A refractory and resistant disease to conventional induction chemotherapy and relapsed disease are considered as the most important adverse prognostic factors for acute myeloid leukemia (AML). Sixty-one patients (median age, 33.6 yr) with relapsed or refractory AML were treated with the FLAG regimen that consisted of fludarabine (30 mg/m2, days 1-5), cytarabine (2.0 g/m2, days 1-5) and granulocyte colony-stimulating factor. Of the treated patients 29 patients (47.5%) achieved complete remission (CR). Higher CR rates were observed for patients with a first or second relapse as compared to patients with a primary refractory response or relapse after stem cell transplantation (HSCT). There was a significant difference in the response rates according to the duration of leukemia-free survival (pre-LFS) before chemotherapy (P=0.05). The recovery time of both neutrophils (≥500/µL) and platelets (≥20,000/µL) required a median of 21 and 18 days, respectively. Treatment-related mortality (TRM) occurred in seven patients (11.4%), of which 71.4% of TRM was caused by an invasive aspergillosis infection. After achieving CR, 18 patients underwent consolidation chemotherapy and six patients underwent allogeneic HSCT. In conclusion, FLAG chemotherapy without idarubicin is a relatively effective and well-tolerated regimen for relapsed or refractory AML and the use of FLAG chemotherapy has allowed intensive post-remission therapy including HSCT.
Leukemia, Myeloid, Acute; FLAG Chemotherapy; Toxicity
This phase II study evaluated the efficacy and safety of combination chemotherapy with paclitaxel, cisplatin, and 5-fluorouracil (5-FU) in advanced gastric cancer. Patients with histologically confirmed gastric adenocarcinoma were eligible for the study. Paclitaxel (175 mg/m2) and cisplatin (75 mg/m2) were given as a 1-hr intravenous infusion on day 1, followed by 5-FU (750 mg/m2) as a 24-hr continuous infusion for 5 days. This cycle was repeated every 3 weeks. Forty-five eligible patients (median age, 56 yr) were treated in this way. Of the 41 patients in whom efficacy was evaluable, an objective response rate (ORR) was seen in 51.2% (95% CI, 0.35-0.67), a complete response in two, and a partial response in 19 patients. The median progression free survival was 6.9 months (95% CI, 5.86-7.94 months), and the median overall survival was 12.7 months (95% CI, 9.9-15.5). The main hematological toxicity was neutropenia and greater than grade 3 neutropenia was observed in twelve patients (54%). Febrile neutropenia developed in three patients (6.8%). The major non-hematological toxicities were asthenia and peripheral neuropathy, but most of patients showed grade 1 or 2. In conclusion, combination chemotherapy with paclitaxel, cisplatin, and 5-FU is a promising regimen, and was well tolerated in patients with advanced gastric cancer.
Stomach Neoplasms; Paclitaxel; Cisplatin; Fluorouracil
Primary non-Hodgkin's lymphoma of bone (PLB) is rare, and generally presents as a single extensive and destructive bone lesion. Histopathologically, most cases present as diffuse large B-cell lymphoma, and T-cell lymphoma is rare. By contrast, multiple myeloma is a disease defined as the neoplastic proliferation of a single clone of plasma cells producing a monoclonal immunoglobulin. We report a case of multiple myeloma that developed during treatment of PLB in a type of T-cell. A 48-yr-old man was diagnosed as T-cell PLB, stage IE, 18 months ago. The patient received the chemoradiotherapy and salvage chemotherapy for PLB. However, the lymphoma progressed with generalized bone pain, and laboratory findings showed bicytopenia and acute renal failure. On bone marrow biopsy, the patient was diagnosed as having multiple myeloma newly developed with primary T-cell lymphoma of bone. In spite of chemotherapy, the patient died of renal failure.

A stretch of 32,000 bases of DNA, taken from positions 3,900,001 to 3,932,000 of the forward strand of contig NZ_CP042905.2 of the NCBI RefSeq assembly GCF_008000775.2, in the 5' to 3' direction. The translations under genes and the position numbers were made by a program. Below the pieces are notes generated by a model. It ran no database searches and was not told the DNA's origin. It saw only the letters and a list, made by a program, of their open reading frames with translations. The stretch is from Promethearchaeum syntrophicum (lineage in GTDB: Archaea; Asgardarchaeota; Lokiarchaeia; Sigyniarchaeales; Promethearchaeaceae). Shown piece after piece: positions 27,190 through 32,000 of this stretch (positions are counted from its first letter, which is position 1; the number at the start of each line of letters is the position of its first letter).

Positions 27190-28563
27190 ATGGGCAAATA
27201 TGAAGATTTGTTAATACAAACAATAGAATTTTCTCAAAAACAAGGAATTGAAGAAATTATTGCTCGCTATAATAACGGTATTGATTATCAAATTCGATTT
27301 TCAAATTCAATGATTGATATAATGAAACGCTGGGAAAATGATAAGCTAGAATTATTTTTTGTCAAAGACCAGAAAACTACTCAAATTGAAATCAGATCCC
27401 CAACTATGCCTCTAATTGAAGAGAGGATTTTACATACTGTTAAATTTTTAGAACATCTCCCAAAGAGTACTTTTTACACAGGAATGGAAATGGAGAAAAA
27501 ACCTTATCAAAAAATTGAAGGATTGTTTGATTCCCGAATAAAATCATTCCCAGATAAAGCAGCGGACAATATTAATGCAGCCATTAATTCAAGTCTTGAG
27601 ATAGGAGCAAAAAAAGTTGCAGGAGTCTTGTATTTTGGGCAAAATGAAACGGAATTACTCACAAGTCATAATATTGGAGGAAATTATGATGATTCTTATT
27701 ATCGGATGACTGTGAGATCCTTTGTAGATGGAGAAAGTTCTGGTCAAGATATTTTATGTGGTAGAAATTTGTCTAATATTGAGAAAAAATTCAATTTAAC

Lymphoma, Non-Hodgkin; Multiple Myeloma; T-Cell Lymphoma of Bone
It has been suggested that dendritic cells (DCs) are critical antigen presenting cells for eosinophilic airway inflammation in a mouse model of asthma, and cysteinyl leukotrienes may play a role in DC trafficking in asthmatics. We investigated whether the number of DCs is increased in the induced sputum of both atopic and nonatopic asthmatics and is related to activated eosinophil count in the sputum. Sputum was induced by inhalation of hypertonic saline in 9 atopic and 12 nonatopic asthmatics and 10 nonatopic normal controls, and differential cell counts were performed. DCs and activated eosinophils were identified by immunocytochemistry with monoclonal antibodies (anti-CD1a and EG2, respectively). There were significantly higher percentages of eosinophils, EG2+ cells, and CD1a+ DC in the sputum of atopic and nonatopic asthmatics compared with normal controls, respectively. In asthmatics, the percentage of CD1a+ DC was significantly correlated with that of EG2+ cells (Rs=0.62, p=0.004). We demonstrated that the increased number of DCs was evident in the induced sputum of both atopic and nonatopic asthmatics, and the DC number was related to the activated eosinophil count, which suggests that DCs may contribute to the ongoing eosinophilic inflammation in asthmatic airways, and vice versa.
Asthma; Dendritic Cells; Eosinophils